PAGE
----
The optimal strategies for screening for SDB in the population need to be elucidated, given that the gold standard of polysomnography is not feasible for such purposes. Validated screening tests, smartphones and watches, home sleep apnea tests, and machine learning-based models all demonstrate some potential for screening. There is a particular need to develop strategies for enhanced screening among race-ethnic minorities and in socially disadvantaged groups, where delays in SDB diagnosis contribute to greater complications. Screening strategies developed in predominantly White populations might have lower predictive performance for individuals from different racial/ethnic backgrounds17, and therefore validation is needed in more diverse populations. There is also need for future studies in patients with SDB that better characterize cardiac structural changes, adiposity measures, clinical and social risk factors, and the specific subtype of SDB, to increase our understanding of the pathways linking SDB to arrhythmias.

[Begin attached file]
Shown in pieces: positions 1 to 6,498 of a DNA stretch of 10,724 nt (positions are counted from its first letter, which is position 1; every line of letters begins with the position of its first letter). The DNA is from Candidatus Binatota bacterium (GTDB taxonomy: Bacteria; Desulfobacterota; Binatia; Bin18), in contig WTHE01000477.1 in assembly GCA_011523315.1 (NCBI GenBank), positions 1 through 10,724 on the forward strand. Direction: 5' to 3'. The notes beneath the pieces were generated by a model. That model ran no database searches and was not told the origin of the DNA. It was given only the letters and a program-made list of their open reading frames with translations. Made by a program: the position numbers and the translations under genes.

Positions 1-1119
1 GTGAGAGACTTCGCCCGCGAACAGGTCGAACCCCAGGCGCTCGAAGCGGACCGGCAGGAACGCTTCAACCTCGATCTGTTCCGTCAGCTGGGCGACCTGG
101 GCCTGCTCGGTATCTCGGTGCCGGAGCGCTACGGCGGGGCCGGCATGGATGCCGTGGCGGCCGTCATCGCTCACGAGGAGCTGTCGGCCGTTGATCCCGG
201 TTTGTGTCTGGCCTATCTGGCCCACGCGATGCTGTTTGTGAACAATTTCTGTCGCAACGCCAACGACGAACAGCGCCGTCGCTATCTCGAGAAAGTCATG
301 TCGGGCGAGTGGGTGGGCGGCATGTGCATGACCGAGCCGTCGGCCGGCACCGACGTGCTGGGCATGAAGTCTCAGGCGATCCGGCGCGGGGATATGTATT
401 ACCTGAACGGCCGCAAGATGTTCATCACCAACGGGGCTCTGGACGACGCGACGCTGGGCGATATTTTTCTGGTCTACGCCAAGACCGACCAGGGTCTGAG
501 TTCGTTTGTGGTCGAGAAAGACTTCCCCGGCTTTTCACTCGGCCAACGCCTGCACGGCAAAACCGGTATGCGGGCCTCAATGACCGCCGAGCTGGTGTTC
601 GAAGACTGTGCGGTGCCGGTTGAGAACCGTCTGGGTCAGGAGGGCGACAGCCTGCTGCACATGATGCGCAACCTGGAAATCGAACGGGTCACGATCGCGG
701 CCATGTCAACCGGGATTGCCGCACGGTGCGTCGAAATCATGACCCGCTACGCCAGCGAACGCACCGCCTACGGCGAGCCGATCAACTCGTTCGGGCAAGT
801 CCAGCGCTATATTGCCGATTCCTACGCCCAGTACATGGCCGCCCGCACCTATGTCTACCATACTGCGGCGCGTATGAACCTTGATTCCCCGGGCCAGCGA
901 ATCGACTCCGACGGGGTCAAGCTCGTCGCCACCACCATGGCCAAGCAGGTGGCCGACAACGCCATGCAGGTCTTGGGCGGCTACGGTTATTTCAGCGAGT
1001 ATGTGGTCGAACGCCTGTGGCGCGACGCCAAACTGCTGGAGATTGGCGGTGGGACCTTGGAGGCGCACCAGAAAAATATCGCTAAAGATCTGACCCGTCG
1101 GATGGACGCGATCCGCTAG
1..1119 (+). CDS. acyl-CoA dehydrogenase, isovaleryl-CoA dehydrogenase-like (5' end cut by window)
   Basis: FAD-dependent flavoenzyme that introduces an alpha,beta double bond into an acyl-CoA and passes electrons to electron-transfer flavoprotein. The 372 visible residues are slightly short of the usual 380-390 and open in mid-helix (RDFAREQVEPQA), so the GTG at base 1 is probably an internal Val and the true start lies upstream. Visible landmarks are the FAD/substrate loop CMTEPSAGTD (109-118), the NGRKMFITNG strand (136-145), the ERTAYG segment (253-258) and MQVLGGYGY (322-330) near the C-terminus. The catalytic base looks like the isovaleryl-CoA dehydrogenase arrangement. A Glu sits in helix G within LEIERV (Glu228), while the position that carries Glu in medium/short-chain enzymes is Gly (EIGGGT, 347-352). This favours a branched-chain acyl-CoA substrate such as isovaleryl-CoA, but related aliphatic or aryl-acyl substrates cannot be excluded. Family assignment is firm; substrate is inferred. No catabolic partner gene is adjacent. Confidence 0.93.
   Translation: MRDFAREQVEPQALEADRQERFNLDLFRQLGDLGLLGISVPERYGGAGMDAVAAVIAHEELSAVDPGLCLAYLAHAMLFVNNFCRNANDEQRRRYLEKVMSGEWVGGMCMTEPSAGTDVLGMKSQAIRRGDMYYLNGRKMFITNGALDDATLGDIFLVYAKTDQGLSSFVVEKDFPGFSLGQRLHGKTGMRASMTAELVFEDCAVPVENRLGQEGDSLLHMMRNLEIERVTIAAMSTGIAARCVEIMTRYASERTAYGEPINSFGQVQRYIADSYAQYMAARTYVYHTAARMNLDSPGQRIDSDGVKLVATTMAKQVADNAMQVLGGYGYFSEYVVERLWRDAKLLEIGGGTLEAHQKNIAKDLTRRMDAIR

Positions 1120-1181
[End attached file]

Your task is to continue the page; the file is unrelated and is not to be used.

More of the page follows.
Most notably, as emphasized by the authors of this statement, there is a need for adequately powered randomized controlled trials to assess whether interventions to treat SDB can mitigate the associated arrhythmia risk. Such trials should be diverse, including traditionally underrepresented populations where social determinants may impact risk. Additionally, there is a need to develop and assess the impact of tailored treatments for the different forms of SDB, so that the management approach truly reflects the underlying pathophysiology, with the potential for greater clinical effectiveness.